Previously on Midlife Crisis Crossover:
It’s that time again! The Indiana State Fair is an annual celebration of Hoosier pride, farming, food, and 4-H, with amusement park rides, cooking demos, concerts by musicians either nearly or formerly popular, and farm animals competing for cash prizes without their knowledge. My wife Anne and I attend each year as a date-day to seek new forms of creativity and imagination within a local context. At least, normally we attend every year. You can guess why there was no 2020 edition…
In addition to the nonstop celebration of food, our State Fair also loves its live animal activities. Folks can attend 4-H livestock judgments, wander stenchful barns, pet a few benign critters, pay quarters to help overfeed them, gag while watching live veterinary surgeries, and more, more, more. Sometimes when a smaller-scale event promises animal action, we might go take a gander, as we did at the Great American Duck Race.
To my knowledge, duck racing is not America’s next big gambling obsession. The organization staging this little soiree for Hoosiers hails from New Mexico and has won numerous awards in this oddly specific pastime. Their leader, a gentleman who swears his real name is Robert Duck, played emcee and oversaw the process. The ducks are kept in one shelter between races, then herded by dog to another pen near the starting line. Four ducks race at a time, each in their own lanes and each launched by a volunteer from the audience who could come on down, take a quack at it, hope their racer doesn’t go a-fowl, and have bragging rights for giving a duck. I should stop.
I was a little surprised when Mr. Duck called for volunteers and Anne raised her hand. It was an early Thursday morning, the small bleachers were half full, and she was struck by a whim to switch gears from passive to active. She was handed a duck from the staging pen and approached the starting line. According to her, the duck was very light and soft, and required a confident grip but not a cruel choke-hold. Of the four races run that morning, only two human entrants lost control of their charges, thankfully both into the water rather than out into the crowd.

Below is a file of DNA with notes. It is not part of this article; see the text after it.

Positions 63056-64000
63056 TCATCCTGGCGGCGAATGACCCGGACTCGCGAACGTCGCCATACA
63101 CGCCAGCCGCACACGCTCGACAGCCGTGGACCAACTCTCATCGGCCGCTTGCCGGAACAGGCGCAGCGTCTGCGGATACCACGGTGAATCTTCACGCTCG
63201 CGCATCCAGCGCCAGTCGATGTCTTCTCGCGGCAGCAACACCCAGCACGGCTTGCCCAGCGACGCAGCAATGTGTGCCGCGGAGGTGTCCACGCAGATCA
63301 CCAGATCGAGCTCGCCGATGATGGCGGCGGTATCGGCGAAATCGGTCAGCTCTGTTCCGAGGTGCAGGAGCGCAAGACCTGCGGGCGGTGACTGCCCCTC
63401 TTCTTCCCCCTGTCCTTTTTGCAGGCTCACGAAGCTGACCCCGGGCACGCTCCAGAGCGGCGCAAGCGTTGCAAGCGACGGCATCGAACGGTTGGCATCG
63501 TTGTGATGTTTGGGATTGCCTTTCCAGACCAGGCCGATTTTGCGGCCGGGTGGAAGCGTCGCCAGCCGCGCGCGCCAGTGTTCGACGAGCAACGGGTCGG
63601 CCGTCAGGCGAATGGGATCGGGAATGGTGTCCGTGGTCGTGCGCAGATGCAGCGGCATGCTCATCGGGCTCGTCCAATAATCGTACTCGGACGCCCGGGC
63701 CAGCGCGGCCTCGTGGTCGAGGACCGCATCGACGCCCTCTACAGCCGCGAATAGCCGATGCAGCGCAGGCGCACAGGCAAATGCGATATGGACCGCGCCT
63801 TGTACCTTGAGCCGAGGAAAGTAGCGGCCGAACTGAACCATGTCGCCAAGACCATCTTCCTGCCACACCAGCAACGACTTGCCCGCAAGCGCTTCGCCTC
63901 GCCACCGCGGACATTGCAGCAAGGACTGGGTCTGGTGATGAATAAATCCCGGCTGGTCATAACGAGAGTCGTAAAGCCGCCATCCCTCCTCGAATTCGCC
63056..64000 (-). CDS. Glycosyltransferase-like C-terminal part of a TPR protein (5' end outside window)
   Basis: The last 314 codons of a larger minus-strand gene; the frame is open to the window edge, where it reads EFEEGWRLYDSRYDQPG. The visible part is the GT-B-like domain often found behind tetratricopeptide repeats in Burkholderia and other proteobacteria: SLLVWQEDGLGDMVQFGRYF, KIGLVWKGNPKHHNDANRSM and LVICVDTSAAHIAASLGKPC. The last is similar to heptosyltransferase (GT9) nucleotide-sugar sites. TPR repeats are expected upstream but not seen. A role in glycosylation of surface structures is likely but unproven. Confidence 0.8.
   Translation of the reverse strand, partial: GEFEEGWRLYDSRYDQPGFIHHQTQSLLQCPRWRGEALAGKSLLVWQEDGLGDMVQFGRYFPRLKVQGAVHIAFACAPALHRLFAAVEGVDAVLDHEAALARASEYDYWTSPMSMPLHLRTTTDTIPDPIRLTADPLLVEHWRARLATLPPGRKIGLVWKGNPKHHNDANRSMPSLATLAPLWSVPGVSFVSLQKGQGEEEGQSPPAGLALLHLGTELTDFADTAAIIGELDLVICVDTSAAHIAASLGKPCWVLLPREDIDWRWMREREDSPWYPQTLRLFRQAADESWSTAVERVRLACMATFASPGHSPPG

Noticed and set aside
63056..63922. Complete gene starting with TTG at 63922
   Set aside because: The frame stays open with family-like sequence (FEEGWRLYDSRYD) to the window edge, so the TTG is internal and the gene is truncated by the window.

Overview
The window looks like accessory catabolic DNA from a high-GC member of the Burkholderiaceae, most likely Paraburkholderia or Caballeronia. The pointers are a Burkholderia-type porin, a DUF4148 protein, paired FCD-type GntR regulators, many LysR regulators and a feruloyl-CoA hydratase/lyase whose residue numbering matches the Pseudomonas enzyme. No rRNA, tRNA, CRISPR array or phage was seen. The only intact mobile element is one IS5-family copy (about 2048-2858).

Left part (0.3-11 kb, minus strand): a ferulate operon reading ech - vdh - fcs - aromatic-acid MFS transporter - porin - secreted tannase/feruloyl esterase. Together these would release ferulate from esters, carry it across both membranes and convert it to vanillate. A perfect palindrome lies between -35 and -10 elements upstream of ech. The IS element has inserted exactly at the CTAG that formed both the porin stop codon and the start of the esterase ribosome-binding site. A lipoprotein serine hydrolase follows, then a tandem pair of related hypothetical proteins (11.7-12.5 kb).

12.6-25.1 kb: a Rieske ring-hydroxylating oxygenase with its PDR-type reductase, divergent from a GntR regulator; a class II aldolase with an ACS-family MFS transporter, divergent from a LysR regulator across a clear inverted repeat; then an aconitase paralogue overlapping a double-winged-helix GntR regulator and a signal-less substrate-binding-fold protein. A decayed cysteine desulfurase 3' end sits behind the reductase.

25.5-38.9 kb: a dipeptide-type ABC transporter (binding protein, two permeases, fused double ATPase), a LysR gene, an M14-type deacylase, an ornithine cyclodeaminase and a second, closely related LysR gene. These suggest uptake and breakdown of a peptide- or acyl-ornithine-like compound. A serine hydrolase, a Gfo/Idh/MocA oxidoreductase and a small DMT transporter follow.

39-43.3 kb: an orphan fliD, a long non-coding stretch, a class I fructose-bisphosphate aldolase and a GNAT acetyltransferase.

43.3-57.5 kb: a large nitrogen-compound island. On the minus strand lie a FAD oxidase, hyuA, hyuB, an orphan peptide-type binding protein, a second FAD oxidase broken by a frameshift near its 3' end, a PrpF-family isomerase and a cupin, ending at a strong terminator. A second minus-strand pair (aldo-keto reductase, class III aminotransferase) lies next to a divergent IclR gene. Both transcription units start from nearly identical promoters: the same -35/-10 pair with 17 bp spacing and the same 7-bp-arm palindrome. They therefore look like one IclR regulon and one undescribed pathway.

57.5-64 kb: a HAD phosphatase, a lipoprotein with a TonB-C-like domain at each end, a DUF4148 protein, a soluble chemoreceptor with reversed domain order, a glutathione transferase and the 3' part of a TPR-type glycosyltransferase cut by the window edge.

Once they turned off the background music that included such best-forgotten tunes as “Disco Duck”, the signal was given and the race was on. The human handlers were told they could aid their ducks in two ways to a speedier victory: by shouting words of encouragement that they couldn’t possibly understand because they are ducks, or by splashing water at their butts and presumably spurring them onward and away, in case tiny man-made waves might jolt them somehow. In theory this would make the volunteers feel more involved in the process and more participatory in the victory. In reality, each race lasted a maximum of 1.50 seconds and was over before either of us could snap a camera button more than twice.
Anne’s duck sadly did not win, but at least she tried. After the entire rinky-dink regatta was over in less than fifteen minutes, the audience was naturally invited to come buy Great American Duck Race merchandise — duck-calling noisemakers and so forth. Seized by a sudden urge for a souvenir from her sports experience, Anne bought herself a hat and wore it around the fairgrounds for the entire rest of the day with pride. This sparked a fun conversation with one food vendor who recognized the trophy of a fellow veteran duck racer with whom they could swap duck tales.
To be continued! Other chapters in this very special MCC miniseries: